President Emmanuel Macron suffered a major political blow Tuesday as his popular environment minister resigned live on radio. He said he had not informed the president nor the Prime Minister of his decision, as he was sure they would have talked him out of it.
The Elysée Palace acknowledged Hulot's resignation shortly after, saying that the ex-minister could be "proud" of his work. The government also announced a cabinet reshuffle in the near future.
"An honest and responsible decision"
Hulot said he felt "all alone" on environmental issues within the government and that his decision was "honest" as well as "responsible".
The 62-year-old TV celebrity, who made his name as an environmental campaigner, has never been strongly attached to any political party. After a presidential campaign in 2017, he refused to support any candidate, but ultimately choose to vote for socialist candidate Benoît Hamon.
He was eventually convinced into joining Macron's government last year, but has repeatedly clashed with his cabinet colleagues over policy.
"We're taking little steps, and France is doing a lot more than other countries, but are little steps enough?... the answer is no," Hulot said to France Inter radio.
Macron under growing pressure
Hulot's resignation is likely to be received bitterly by Macron, who started a trip to Denmark to sell his EU agenda on Tuesday.
"The most basic of courtesies would have been to warn the president of the republic and the prime minister," government spokesman Benjamin Griveaux told the BFM news channel.
This adds to mounting problems for 40-year-old centrist Macron, who swept to power in May last year promising to solve decades of low growth and high unemployment in France and reform the European Union.
Due to slowing economic growth, his government is having difficulties drawing up the 2019 budget which saw Prime Minister Philippe announce at the weekend that he was dropping targets for reducing the deficit.
At the diplomatic level, Macron is struggling to convince his European partners of the need for a more integrated EU as nationalist governments make gains across the continent.
Over the summer, the former banker also suffered the first major political scandal of his 15-month term when his former bodyguard and senior security aide was filmed manhandling protesters while appearing to impersonate a policeman.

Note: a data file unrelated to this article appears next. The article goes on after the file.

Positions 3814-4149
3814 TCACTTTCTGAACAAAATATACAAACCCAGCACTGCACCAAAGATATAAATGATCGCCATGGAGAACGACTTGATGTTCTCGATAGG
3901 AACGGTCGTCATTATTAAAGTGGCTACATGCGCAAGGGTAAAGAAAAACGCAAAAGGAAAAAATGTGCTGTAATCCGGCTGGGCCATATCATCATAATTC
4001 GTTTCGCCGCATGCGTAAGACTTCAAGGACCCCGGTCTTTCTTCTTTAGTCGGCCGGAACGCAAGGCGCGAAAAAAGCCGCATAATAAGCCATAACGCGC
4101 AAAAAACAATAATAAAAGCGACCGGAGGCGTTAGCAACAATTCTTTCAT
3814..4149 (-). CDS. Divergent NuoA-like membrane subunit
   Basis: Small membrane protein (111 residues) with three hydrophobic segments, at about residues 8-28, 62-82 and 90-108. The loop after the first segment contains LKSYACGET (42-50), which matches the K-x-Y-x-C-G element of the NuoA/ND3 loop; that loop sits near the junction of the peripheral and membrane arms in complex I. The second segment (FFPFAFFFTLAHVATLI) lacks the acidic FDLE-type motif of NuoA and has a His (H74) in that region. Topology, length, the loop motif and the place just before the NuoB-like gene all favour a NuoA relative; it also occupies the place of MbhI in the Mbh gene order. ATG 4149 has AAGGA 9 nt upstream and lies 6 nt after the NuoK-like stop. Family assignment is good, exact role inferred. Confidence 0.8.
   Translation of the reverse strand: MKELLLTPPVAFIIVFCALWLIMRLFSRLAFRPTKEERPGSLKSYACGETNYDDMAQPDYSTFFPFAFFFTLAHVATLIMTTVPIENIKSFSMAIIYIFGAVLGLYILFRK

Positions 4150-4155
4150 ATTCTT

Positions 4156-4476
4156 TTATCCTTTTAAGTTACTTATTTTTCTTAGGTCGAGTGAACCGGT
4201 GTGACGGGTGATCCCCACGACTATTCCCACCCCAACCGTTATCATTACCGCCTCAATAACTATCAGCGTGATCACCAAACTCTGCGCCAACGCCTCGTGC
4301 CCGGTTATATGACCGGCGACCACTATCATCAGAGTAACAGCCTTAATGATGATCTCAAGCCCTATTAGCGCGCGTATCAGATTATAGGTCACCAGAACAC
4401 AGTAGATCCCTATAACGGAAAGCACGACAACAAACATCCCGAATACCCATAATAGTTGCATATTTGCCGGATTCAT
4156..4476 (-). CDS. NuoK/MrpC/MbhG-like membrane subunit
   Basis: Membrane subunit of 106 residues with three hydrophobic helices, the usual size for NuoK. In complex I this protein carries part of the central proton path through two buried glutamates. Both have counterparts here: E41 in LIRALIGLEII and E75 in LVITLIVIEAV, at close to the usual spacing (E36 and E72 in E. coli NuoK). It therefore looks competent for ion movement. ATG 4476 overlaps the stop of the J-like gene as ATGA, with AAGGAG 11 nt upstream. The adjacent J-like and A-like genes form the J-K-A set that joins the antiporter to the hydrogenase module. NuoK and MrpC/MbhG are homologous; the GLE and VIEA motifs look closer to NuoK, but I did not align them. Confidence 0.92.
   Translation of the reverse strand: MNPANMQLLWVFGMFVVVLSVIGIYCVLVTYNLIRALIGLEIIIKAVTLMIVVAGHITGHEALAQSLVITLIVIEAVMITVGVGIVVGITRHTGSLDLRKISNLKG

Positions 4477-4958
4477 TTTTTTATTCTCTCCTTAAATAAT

Nicolat Hulot - a controversial yet popular figure
Hulot was formerly the star presenter of 'Ushuaia', an environmental TV programme in France. He had repeatedly turned down offers to enter government by previous French presidents.
He was widely reported to be close to quitting in February after media reports that the granddaughter of former French president Francois Mitterrand had accused him of rape in the 1990s.
Hulot furiously denied the claims and said they had been extremely hurtful for him and his family.
He had also faced criticism from fellow green campaigners, who accused him of failing to influence the Macron government sufficiently after he lost battles with his colleagues in the agriculture and economy ministries.
Hulot was left disappointed when the government backtracked on a target to reduce the share of nuclear power in the country's energy mix to 50 percent by 2025, while EU negotiations on pesticides were another source of frustration.
Macron's political opponents, both from the right and the left, immediately seized on the resignation.
"I don't necessarily share the same opinions as Nicolas Hulot, but I can understand that he feels betrayed today, like a lot of French people, by the strong promises that were made and the sense that in the end they have not been kept," said Laurent Wauquiez, the head of the hard-right Republicans party.
Jean-Luc Mélenchon, the fiery leftist leader of La France Insoumise party, said that Hulot's resignation was like a no-confidence vote for Macron's government. 'Macroniarchy' is breaking down", he said.